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Merzbird Review

by Rick Anderson

Masami Akita (aka Merzbow) is one of the most prolific, if not the most prolific, noise artists of the last three decades. Although much of his output has been restricted to self-released cassette tapes, he has attained legendary status in the avant-garde scene, and in recent years his work has been featured on a number of respected outsider labels. Important is the latest imprint to take on a Merzbow project, this one titled Merzbird. The album's six tracks are all named after birds of one variety or another and the insert includes a link to the website of People for the Ethical Treatment of Animals, but don't expect any dewy-eyed environmental sentimentality here. The music is all abrasive, beat-based electronica -- not the funky kind, but the scratchy, glitchy, relentless kind. Imagine Muslimgauze at his densest, then imagine that sound multiplied by a factor of four and without the Middle Eastern trappings, and you'll have a good idea of what to expect. If you like (or hate) one track you'll like (or hate) all of them. "Black Swan" borders on unlistenable, while "Mandarin Duck" is a bit more accessible if not exactly pleasant. Neither "Emu" nor "Victoria Crowned Pigeon" generates much musical interest beyond the unapproachable harshness of Akita's electronic textures, but "White Peafowl" offers a fair amount of musical depth beyond its grinding, pounding surface. You already know whether you want this album or not -- in fact, you probably knew the moment you saw the name Merzbow -- so if you're still reading at this point you're probably just desperate for something to do.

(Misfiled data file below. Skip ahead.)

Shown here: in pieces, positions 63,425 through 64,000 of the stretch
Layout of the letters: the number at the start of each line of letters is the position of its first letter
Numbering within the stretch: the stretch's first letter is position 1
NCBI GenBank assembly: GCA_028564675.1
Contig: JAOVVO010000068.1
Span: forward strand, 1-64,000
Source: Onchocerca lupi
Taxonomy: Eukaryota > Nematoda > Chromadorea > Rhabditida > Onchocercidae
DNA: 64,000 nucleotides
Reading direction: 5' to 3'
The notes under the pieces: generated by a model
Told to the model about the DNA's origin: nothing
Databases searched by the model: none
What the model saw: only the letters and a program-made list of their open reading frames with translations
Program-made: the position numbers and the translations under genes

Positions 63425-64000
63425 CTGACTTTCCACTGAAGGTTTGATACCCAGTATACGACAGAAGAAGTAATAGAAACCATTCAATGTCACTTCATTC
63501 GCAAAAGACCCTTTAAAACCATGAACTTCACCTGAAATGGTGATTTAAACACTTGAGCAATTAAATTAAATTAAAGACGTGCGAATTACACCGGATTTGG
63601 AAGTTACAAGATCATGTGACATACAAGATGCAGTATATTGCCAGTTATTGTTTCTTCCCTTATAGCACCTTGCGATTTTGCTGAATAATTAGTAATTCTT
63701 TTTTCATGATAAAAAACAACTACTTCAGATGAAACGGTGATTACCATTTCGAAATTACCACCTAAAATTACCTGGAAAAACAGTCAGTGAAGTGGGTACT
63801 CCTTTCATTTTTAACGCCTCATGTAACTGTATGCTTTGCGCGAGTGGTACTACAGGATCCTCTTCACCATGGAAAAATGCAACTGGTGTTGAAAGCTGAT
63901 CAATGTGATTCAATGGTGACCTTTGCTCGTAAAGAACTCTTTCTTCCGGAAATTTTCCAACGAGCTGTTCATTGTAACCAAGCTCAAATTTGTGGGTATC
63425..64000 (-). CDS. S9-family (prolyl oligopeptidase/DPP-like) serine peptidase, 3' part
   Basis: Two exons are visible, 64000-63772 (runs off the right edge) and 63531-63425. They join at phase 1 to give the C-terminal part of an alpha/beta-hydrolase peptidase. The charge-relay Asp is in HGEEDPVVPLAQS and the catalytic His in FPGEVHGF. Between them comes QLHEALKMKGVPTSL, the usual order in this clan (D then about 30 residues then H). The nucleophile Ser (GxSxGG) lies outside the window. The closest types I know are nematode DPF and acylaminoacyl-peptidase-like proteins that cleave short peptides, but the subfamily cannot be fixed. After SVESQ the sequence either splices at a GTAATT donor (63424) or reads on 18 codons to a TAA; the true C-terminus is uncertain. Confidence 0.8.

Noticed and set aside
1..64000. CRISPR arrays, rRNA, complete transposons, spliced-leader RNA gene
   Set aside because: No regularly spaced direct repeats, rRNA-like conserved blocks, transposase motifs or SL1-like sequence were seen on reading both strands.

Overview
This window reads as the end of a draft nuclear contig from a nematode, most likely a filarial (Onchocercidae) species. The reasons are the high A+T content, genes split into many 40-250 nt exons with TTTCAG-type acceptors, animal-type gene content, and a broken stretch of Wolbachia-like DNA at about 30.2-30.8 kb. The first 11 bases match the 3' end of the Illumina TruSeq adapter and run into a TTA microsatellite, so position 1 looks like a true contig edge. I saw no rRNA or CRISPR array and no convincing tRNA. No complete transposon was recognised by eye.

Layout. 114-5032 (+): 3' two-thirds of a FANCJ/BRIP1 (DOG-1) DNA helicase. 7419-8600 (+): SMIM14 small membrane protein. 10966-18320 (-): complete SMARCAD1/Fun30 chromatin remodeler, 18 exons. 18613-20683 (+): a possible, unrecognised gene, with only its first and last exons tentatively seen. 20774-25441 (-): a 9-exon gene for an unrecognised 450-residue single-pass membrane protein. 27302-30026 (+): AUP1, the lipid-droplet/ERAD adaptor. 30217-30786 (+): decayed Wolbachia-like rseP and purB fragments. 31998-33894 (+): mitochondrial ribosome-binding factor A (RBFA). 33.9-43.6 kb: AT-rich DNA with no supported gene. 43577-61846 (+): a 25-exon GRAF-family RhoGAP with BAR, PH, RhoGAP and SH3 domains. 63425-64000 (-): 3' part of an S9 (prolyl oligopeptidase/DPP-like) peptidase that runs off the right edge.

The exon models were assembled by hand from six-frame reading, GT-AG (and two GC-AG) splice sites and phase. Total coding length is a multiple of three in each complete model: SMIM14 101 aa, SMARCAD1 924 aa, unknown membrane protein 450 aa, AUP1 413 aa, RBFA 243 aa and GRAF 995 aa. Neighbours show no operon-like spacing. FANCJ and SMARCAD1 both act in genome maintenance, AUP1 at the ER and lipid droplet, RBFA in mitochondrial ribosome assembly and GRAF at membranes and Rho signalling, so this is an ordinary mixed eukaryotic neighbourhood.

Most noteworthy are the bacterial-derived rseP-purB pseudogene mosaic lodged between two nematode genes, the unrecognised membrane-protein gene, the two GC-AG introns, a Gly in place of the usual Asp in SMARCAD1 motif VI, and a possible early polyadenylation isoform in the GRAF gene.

blue highlight denotes track pick